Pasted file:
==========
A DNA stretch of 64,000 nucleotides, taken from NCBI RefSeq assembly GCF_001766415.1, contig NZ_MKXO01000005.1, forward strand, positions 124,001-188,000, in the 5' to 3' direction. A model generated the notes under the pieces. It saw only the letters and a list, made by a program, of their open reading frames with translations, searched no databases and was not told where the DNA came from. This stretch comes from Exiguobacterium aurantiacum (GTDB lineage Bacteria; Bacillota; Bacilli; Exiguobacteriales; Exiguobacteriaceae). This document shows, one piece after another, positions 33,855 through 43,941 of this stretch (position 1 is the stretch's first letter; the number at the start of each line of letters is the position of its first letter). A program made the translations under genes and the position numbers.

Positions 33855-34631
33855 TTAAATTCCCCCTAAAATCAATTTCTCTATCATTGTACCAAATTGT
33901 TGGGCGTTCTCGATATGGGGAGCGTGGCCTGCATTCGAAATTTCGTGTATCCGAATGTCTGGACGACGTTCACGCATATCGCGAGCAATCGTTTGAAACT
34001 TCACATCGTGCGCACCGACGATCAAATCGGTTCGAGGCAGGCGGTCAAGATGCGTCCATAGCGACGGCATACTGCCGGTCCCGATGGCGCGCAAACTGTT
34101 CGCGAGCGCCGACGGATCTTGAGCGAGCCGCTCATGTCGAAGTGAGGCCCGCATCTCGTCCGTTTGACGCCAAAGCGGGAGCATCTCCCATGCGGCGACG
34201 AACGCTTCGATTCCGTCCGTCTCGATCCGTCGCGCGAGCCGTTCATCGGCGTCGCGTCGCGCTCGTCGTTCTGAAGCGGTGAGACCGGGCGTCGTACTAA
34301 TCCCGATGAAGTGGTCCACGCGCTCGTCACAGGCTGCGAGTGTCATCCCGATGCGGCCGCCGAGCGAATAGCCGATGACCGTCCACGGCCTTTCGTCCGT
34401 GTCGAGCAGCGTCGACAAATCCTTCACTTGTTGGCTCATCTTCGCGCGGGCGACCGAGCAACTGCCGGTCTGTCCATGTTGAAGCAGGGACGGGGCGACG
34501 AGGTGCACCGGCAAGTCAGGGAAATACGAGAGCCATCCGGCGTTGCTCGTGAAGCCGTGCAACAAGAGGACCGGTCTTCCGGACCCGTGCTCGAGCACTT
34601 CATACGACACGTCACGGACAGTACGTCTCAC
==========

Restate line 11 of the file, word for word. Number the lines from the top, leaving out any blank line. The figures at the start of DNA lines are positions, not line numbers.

34601 CATACGACACGTCACGGACAGTACGTCTCAC